Born in 1908 in a town outside of Boston, Newhall attended Harvard University studying art history and museum studies. After receiving his Master’s Degree, Newhall’s professor, Paul J. Sachs, helped him obtain a job at the Philadelphia Museum of Art in 1931. Continuing his graduate studies at the Institute of Art and Archaeology of the University of Paris, Newhall ran into financial troubles and settled on a job at the Museum of Modern Art in New York City. Setting up a darkroom in the men’s restroom, his passion for photography could not be overlooked and in 1937, he was invited to curate a show on the history of photography where the first edition of his famous photo history textbook, The History of Photography, emerged.
During his time at the Museum of Modern Art, Newhall married Nancy Wynne Parker, a writer who would transform his artistic work through the addition of her words, in 1936. When discussing his relationship with Nancy, Newhall said, “ [We are] in every sense a pair. Through our blessed union we pull each other up. We continually build – and I know that we shall continue to do so, and that our future will be even more creative, constructive and sound than ever.” (1) They aided each other in the research of photography, writing and editing, socializing and interviewing people involved in photography, encouraging the appreciation of straight photography, as well as enjoying life together in general. Based on a search in the Newhall archives at the Getty Research Institute, Beaumont wrote 650 articles, with Nancy writing about ten linear feet of the material.
Following his marriage and the emergence of his work at the photography show, he was named the curator of the Department of Photography at the Modern in 1940. After being drafted to work in aerial photo intelligence in the military in 1942, Nancy Newhall took over his position until his return in 1945. After leaving the museum in 1947, the Newhall couple moved to North Carolina where they began to prepare work for the 1949 edition of The History of Photography. In 1948, he took a position as curator at the International Museum of Photography until 1958 when Newhall became the director of the Eastman House. While working at the Eastman House, he also demonstrated his passion for cooking through a column in the Brighton-Pittsford Post including recipes and writings that were recently turned into a cookbook entitled Beaumont’s Kitchen. He remained at Eastman House until his retirement in 1971 when he joined the faculty at the University of New Mexico to anchor the History of Prints and Photography program in the Art History Department. Also working as a graduate professor, he invited his students to come to his house in Santa Fe to complete research in his personal archives in his library every Friday afternoon.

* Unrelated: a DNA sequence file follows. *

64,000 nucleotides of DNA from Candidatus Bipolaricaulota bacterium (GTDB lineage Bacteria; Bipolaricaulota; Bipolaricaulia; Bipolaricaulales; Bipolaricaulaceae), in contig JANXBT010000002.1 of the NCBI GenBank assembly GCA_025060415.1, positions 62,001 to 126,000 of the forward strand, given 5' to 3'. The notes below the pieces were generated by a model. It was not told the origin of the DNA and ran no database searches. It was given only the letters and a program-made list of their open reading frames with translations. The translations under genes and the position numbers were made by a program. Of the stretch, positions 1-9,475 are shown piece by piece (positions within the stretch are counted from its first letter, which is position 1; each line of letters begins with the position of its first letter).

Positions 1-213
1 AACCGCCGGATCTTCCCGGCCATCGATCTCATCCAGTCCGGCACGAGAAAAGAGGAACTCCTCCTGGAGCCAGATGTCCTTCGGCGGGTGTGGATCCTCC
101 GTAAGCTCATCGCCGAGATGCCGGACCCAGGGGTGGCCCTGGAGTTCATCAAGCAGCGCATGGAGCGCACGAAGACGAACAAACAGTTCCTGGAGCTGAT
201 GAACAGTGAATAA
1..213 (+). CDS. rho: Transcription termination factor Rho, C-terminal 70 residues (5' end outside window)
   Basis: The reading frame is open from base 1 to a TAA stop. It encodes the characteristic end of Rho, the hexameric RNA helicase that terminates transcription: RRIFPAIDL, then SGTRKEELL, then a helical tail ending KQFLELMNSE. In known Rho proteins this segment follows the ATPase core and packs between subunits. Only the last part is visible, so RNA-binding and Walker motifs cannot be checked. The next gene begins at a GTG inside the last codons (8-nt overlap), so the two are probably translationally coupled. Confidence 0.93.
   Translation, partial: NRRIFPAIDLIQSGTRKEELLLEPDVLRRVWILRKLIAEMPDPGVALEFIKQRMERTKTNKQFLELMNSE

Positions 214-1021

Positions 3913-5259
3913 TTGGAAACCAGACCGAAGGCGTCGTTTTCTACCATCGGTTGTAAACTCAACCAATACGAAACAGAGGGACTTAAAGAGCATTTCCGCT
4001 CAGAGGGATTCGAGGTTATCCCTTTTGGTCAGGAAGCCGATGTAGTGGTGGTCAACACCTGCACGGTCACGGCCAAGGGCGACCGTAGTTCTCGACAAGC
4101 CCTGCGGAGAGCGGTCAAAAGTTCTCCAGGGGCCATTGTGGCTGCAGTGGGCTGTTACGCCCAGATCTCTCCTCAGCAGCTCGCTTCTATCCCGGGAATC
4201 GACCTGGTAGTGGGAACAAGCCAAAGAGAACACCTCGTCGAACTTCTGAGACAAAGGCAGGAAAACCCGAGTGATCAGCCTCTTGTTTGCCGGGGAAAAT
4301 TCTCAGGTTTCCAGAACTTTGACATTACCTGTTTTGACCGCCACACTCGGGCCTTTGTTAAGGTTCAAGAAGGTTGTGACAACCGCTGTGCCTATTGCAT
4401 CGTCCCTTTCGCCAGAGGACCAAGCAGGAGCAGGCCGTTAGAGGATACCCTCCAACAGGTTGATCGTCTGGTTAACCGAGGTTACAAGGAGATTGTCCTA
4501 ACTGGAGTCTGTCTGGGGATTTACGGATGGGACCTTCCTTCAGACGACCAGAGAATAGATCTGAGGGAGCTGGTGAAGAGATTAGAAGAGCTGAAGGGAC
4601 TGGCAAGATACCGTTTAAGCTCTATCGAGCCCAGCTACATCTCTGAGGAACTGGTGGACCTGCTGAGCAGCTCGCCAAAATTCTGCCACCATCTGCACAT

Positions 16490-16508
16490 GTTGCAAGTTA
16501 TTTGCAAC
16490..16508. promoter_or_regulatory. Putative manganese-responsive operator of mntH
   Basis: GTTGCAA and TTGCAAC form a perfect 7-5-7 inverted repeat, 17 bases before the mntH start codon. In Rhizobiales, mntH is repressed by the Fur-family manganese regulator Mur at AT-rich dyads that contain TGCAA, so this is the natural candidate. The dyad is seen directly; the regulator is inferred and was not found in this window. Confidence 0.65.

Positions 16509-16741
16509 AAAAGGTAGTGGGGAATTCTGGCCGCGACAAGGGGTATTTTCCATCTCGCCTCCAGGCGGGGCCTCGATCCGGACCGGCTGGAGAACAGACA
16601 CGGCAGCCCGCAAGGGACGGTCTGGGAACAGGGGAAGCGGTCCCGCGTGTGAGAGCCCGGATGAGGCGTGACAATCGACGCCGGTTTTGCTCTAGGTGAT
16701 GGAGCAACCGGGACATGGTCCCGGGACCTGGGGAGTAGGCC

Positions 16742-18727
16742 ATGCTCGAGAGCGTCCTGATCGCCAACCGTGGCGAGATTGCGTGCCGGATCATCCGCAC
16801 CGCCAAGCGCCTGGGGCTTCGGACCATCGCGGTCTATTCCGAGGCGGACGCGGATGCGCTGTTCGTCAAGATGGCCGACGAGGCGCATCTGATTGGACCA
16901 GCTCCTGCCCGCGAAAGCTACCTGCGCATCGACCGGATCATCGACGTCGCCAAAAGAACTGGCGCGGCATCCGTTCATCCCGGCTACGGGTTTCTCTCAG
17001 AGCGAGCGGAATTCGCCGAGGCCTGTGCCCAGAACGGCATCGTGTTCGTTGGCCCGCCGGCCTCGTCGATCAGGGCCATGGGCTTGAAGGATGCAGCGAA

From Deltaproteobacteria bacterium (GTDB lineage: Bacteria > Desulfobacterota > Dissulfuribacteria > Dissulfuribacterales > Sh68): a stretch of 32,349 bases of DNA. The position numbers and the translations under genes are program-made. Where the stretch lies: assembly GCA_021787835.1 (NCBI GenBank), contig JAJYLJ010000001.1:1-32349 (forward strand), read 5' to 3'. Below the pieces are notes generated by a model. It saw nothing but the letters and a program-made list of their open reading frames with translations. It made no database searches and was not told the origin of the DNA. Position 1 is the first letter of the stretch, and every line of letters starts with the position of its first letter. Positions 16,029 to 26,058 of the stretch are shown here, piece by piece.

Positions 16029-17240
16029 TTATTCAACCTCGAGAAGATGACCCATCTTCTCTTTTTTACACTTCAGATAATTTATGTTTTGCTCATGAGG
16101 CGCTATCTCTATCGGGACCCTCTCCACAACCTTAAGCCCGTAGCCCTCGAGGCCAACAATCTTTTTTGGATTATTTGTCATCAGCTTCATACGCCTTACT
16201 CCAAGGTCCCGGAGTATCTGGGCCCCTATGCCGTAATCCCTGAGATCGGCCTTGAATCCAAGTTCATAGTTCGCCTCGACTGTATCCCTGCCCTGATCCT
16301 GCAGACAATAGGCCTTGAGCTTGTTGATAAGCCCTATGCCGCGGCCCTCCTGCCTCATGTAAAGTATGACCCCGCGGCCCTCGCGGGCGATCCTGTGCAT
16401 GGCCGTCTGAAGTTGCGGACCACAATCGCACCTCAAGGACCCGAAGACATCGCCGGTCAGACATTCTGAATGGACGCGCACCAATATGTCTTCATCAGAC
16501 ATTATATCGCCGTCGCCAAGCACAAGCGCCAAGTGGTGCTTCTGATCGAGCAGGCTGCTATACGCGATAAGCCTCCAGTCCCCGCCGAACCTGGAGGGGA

In 1984 at the age of 76, Newhall retired from teaching and received the “Young Genius Award” from the MacArthur Foundation. Residing in Santa Fe, Newhall passed away in February of 1993 as a result of a stroke. Shortly after his death, the Getty Research Institute obtained the majority of his archives, as well as the Center for Creative Photography at the University of Arizona, the Houghton Library at Harvard, and the College of Santa Fe.
A booklet entitled Beaumont Newhall: Colleagues and Friends In Celebration, that was published for a 1994 memorial service in Santa Fe attributed Newhall for being courteous, spontaneous, and generous – and, of course, for his wild eyebrows, flying wispy hair, pack of dogs and for the fact that he always answered his mail.
In addition to his archives, a video entitled Focus on Beaumont contains an interview with Newhall was created by David Scheinbaum and Newhall’s assistant, dealer, and Christi Yates Newhall (his second wife). In addition to the video, Newhall’s personal photography collection is also a part of a traveling exhibition by the Smithsonian Institution. The photographs are reproduced in The Photographs of Beaumont Newhall: In Plain Sight (1983) and contain a memorable introduction by Ansel Adams, a longtime friend and fellow photographer.
Newhall not only had a significant impact on photography, but he also affected the educational aspects of photography and art through his work in museums and universities and left a profound impact on almost all those who encountered him, as well as his work.
To find out more details on the lives of Beaumont and Nancy, his autobiography Focus: Memoirs of a Life in Photography (1993) elaborates on his experiences and accomplishments.
By Kyerstin Hill, Marquette University, For IPHF